Turkish opposition unites behind Imamoglu for Istanbul repeat election
Several candidates who stood in Istanbul's mayoral election in March have withdrawn from next month's re-run in protest after Turkey's High Election Board (YSK) cancelled the result of the first vote on the grounds of alleged unlawful conduct.
The move came with Turkish opposition parties apparently consolidating behind Ekrem Imamoglu, the candidate for the main opposition Republican People’s Party (CHP), who won the cancelled vote and has said he will stand again in the repeat contest in late June.
Imamoglu won the March election by just 14,000 votes, shaking the ruling Justice and Development Party's (AKP) decades-long control of Turkey's biggest city, casting extra significance on the move by three other candidates who between them polled about 15,000 votes.
Zehra Karaoglu of the Turkey Communist Party (TKP), Ozge Akman of the Labourer Movement Party (EHP), and independent Aysel Tekerek said that they would withdraw their bids and support Imamoglu.
Muammer Aydin, who ran as mayoral candidate for the Democratic Left Party (DSP), signalled on Monday on Twitter that he would also pull out.
“The DSP won’t be silent against the unlawful [decisions] taken in the hands of YSK, and will do the necessary [thing] that befalls us. All our people should be sure about this,” he tweeted. Aydin received more than 30,000 votes.
Meanwhile, the Iyi party, which is allied with the CHP, said it had asked the YSK to review its decision.
The AKP's losses in local elections in Istanbul and in the capital, Ankara, among other places, represented the biggest electoral setback for the party since it emerged as Turkey's dominant political force in national elections in 2002.
Beyond its symbolic importance as Turkey's economic and cultural capital, the Istanbul Metropolitan Municipality (IBB) is also critical due to its vast resources, including a $7.5bn budget and widespread employment opportunities.
Tarkan tweets support
In another indication that the momentum remains with the opposition, many of Turkey's most famous celebrities expressed support for Imamoglu on social media after he had called on his backers to speak out.
Tarkan, Turkey's most famous singer, tweeted his support. “I couldn’t sleep yesterday night. However the lights in the horizon were brighter than ever. I understand that #everythingwillbeverygood,” he wrote.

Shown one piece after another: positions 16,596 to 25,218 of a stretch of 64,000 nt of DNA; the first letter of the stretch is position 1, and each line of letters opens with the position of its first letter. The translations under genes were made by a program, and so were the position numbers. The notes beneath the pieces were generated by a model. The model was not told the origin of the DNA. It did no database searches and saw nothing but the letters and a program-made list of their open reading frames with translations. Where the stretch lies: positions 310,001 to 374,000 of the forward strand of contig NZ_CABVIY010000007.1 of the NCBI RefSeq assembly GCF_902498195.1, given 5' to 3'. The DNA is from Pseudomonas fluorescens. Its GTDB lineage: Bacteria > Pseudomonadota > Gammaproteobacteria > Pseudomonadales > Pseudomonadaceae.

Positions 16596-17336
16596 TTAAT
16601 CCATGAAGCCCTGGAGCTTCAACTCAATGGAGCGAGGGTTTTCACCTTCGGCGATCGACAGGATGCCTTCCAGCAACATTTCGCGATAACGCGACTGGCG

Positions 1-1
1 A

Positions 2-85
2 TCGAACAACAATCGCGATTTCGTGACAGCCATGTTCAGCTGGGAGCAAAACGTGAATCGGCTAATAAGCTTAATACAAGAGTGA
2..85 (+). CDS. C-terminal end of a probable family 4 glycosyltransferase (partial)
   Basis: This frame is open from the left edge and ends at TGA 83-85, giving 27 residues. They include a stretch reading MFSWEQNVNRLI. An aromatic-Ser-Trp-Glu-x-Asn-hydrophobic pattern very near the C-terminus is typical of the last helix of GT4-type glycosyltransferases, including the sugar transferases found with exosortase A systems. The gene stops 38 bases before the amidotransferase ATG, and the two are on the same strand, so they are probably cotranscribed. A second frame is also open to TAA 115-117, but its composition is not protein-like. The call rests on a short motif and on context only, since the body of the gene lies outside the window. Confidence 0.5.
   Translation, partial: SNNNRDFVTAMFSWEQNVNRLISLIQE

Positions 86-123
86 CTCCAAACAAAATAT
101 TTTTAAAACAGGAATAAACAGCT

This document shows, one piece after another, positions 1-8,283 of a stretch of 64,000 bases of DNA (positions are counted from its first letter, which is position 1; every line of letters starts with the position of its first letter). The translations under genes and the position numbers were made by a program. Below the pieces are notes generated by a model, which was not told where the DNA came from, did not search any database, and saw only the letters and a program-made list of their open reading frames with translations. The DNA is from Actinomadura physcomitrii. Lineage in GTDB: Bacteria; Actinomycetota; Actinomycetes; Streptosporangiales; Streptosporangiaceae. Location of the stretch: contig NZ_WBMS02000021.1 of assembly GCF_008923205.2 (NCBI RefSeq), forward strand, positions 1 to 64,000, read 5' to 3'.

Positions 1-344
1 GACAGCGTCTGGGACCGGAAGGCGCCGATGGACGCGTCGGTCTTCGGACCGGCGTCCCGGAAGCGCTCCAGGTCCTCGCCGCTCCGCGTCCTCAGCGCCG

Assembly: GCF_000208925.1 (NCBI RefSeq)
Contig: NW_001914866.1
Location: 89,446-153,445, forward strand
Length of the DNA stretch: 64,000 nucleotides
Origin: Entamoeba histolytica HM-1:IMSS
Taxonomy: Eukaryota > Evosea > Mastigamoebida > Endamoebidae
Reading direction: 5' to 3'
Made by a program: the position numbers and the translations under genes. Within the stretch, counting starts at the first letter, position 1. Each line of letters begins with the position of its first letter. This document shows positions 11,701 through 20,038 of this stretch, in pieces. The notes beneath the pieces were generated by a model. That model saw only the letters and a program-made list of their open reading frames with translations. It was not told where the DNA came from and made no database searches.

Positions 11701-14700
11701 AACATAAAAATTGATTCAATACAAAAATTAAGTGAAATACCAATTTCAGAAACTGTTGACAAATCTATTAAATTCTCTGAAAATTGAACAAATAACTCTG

Thousands of tweets were sent with the hashtag, “#HerSeyCokGuzelOlacak”, a campaign slogan adopted by Imamoglu and his followers in the March elections. Since Monday night, the hashtag has been trending in Turkey.
Another significant figure to tweet in support of Imamoglu was Defne Samyeli, a former anchorwoman who was close to Turkish President Recep Tayyip Erdogan’s family.
“The will of millions of people was ignored by [this] unconvincing, controversial and greatly audacious decision. There is not peace and serenity where the belief in justice has ended," she said.
AKP: Re-run good for democracy
The AKP, which on Tuesday confirmed former prime minister Binali Yildirim as its candidate, said that re-running the election was good for the people and for the stability of the country, and would strengthen democracy.
Addressing the AKP's parliamentary group, Erdogan said the YSK's decision would remove any doubt in people's minds about the election result.
“The vote difference between two candidates was about 23-25,000. Our objections changed the picture and showed that more than 15,000 people’s will was stolen. We had solid proofs for every objection we made,” he said.
Erdogan also criticised the Turkish Industry and Business Association (TUSIAD) which said in a message that the decision to renew elections was concerning in an economic recession.
“Everyone should know their place. These kinds of statements won’t bring normalisation. On the contrary, they will cause disturbance,” Erdogan said.
The YSK said it had ordered a re-run after assessing claims that some officials running several polling stations in Istanbul were not public servants.
Under Turkish law, polling stations must be staffed by public servants whose job is to ensure that the election runs smoothly. The AKP had previously alleged that several polling station officials were private-sector employees.
Kemal Kilicdaroglu, the leader of the CHP, in a furious speech in the Turkish parliament, denounced the judges of the YSK as "gang members" who were working in the interests of the Turkish government.
“You are guilty before history. How are you going to look at the faces of your children? But I trust the nation. They will go to the polls on 23 June and will re-elect Imamoglu once again. He isn’t a CHP candidate anymore. He is the candidate that belongs to 16 million people in Istanbul,” he said.
Meanwhile, the Turkish lira continued to slide down against the US dollar on Tuesday. Uncertainty about the election result has seen the currency lose about three percent of its value since the beginning of May.